What I haven't figured out yet is whether it's really the Firefox engine that is the problem or just that Firefox also provides better tools for blocking obnoxious trackers and the like. Maybe because I have those tools turned on by default more sites using obnoxious trackers break in Firefox than other browsers. In most cases that is a feature not a bug but it's frustrating when essential functionality on sites providing essential services gets broken as collateral damage.

What I find most common is that the website has arbitrarily blocked firefox based on the user agent. The site works fine if you tell it you're using Chrome, so it's neither an engine nor a tracking issue.

At work I have to reject a call on slack and ask they make a "huddle" instead.

Just in the last month Firefox didn't work for me on my health insurer's site, my bank's site as well as when trying to request a mail-in ballot for a regional election. Obviously not Mozilla's fault, but for me at this point the browser isn't that usable any more because that's important services I need to have access to.

On large international sites the likelihood that Firefox works flawlessly is pretty high. But a lot of regional service providers appear to kind of have given up on it.

About once or twice a month I come across a site which hasn't been tested properly on Firefox and a flow of some sort doesn't work. The most recent was accessing scientific papers via a journal and academic society login. The redirect was broken on FF. Oh, and Facebook. Although that seems broken in various ways on all the browsers. Pretty remarkable.

Google Cloud Console works only in Chrome for me. I've been accessing it with Vivaldi for years, then I got the you broke my internet sad robot icon since a few months ago. Firefox loads the page but most of it is blank. I played with the controls of my privacy plugin with no benefit. It could be my configuration.

It's common enough that you recognize that you need to use a chromium browser, that's entirely too common. As a recent example, UPS tracking was/is broken on Firefox.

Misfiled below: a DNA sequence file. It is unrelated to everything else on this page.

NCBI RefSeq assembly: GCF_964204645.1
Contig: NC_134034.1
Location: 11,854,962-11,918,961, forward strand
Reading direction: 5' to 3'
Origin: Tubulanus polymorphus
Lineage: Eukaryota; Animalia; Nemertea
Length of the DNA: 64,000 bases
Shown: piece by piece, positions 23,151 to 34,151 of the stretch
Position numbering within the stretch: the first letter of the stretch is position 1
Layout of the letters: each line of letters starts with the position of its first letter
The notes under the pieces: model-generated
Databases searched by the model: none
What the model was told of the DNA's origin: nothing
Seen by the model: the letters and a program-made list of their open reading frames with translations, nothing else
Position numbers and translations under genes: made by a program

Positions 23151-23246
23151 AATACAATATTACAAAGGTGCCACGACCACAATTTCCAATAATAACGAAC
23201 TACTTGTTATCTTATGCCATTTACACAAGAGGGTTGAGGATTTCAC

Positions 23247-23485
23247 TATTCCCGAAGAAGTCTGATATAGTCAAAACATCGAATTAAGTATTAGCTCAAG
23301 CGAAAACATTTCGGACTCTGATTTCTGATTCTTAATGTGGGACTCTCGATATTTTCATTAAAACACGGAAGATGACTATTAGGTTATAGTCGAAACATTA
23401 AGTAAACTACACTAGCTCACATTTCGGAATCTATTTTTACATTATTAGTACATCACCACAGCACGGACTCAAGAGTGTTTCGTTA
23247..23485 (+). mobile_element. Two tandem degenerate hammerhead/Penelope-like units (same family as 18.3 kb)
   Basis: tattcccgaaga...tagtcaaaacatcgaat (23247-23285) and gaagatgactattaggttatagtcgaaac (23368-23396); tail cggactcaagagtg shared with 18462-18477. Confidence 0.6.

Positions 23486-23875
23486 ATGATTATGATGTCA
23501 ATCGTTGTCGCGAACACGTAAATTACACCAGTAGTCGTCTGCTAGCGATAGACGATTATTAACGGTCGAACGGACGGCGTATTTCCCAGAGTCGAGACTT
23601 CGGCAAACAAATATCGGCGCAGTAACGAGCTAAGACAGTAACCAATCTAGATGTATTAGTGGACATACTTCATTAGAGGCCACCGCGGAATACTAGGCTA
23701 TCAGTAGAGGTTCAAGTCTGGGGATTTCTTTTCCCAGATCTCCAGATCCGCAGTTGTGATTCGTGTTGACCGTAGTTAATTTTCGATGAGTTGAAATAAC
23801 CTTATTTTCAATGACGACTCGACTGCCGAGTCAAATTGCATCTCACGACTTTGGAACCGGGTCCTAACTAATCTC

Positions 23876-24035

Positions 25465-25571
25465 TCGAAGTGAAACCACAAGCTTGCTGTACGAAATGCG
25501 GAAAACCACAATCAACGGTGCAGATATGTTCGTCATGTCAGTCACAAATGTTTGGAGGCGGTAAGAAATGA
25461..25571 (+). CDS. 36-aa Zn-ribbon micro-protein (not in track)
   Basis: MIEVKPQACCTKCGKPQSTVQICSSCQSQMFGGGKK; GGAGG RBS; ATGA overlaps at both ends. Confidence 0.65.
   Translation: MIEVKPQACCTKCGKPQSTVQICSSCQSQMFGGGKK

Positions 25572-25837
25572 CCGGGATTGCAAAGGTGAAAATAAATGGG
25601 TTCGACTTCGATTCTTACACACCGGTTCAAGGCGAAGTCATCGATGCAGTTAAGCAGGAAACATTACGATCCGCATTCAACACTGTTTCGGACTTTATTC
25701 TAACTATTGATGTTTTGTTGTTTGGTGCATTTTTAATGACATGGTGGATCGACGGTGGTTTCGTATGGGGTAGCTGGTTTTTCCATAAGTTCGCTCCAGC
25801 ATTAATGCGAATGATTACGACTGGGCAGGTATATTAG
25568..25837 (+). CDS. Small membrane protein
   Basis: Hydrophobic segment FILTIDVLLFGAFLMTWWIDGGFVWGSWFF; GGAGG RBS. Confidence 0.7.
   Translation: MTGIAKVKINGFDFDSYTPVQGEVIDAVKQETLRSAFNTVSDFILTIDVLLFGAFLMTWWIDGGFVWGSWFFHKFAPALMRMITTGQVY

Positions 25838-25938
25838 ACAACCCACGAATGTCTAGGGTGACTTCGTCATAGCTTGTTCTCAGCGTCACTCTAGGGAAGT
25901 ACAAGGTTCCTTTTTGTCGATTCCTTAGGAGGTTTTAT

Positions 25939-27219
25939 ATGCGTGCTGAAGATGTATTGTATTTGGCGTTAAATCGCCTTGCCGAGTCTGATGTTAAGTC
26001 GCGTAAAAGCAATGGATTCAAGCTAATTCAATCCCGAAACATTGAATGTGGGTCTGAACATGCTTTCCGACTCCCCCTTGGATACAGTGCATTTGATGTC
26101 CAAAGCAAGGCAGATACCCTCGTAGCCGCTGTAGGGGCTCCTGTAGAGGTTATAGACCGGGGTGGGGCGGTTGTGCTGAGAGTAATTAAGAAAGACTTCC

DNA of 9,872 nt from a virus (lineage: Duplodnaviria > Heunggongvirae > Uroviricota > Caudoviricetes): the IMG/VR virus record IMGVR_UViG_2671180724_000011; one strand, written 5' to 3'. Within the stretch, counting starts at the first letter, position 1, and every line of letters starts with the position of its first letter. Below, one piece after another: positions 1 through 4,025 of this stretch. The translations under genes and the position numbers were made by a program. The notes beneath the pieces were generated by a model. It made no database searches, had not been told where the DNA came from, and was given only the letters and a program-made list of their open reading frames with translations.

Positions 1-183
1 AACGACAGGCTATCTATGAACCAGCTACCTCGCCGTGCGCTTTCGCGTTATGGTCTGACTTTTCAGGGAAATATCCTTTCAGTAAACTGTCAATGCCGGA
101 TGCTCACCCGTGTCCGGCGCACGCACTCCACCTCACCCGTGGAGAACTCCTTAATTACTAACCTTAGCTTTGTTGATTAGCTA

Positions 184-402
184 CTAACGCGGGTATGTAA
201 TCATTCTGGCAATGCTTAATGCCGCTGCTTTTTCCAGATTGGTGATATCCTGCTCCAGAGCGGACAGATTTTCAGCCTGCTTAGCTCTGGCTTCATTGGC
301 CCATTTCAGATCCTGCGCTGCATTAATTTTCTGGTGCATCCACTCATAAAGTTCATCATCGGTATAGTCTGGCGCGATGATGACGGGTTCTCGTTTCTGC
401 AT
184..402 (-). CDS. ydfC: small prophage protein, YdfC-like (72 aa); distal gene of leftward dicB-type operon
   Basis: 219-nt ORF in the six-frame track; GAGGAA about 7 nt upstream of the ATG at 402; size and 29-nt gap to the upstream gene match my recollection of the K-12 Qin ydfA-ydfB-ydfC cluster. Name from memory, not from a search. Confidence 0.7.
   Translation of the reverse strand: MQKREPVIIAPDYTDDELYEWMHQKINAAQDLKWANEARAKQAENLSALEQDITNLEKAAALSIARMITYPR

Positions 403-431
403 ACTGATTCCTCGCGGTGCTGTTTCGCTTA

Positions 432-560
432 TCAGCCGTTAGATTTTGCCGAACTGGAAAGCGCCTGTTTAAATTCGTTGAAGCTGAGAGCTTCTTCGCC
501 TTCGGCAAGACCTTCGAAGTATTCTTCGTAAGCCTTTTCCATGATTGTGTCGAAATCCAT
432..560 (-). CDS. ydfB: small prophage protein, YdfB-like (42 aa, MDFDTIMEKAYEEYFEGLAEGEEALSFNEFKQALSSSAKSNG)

Same, firefox works as it should for me.

i do not experience as much as your pre-poster, but i also experience it. "just use chrome"

Firefox use, same.

I don't even have chrome installed and never need it to be honest.

Except for some boneheaded sites that refuse FF entirely ( https://business.apple.com is such an offender) I don't have issues with sites not working.

Edit: it looks like even Apple has got their act together now, it seems to support Firefox now too. Finally

I just followed your link and it says, "Your browser is not supported. We recommend using the latest version of Safari, Microsoft Edge, or Chrome."

So apparently Firefox is subversive and scary enough to make Apple refer me to Microsoft or Google to avoid it. I guess that's what passes for "Think Different" at Apple these days.

I tried spoofing Safari's and Chrome's User-Agent string in Firefox and business.apple.com still blocks me because I'm not using a real Safari or Chrome. So they appear to be using feature detection of some API that's not available in Firefox. I see that the site also blocks Apple's own Safari browser on iOS.

Looks like this site was been blocking Firefox users since at least 2018, according to the bug report on Mozilla's webcompat.com issue tracker:


UA spofing used to work some time ago, as I was definitely using it that way.

it seems they recently changed something, because now I can't even load the login page properly anymore due to X-Frame-Options disallowing the embed of the auth iframe.

Don't get me started on banks and accounts! It's like they WANT me to take the simple, easy, forbidden paths.

My personal experience is that I do fallback some sites to testing in Chrome quite often, maybe once a week. But the number of times where using Chrome actually fixed the issue is maybe once a year? Really, it's just that I stumble on quite a number of broken websites.

Firefox is fast, so maybe it's getting flagged because people are using it with webdriver to crawl sites. Just a hypothesis.

Cool Username

Appreciated :). I see you're from nearby, might you happen to be looking for dev or security work? (For anyone else reading this, remote is also possible. Contact in profile, to not spam the thread.)

I'm not actually from Aachen myself, but nearby in NL and I work in Aachen nowadays and wasn't sure what username to choose.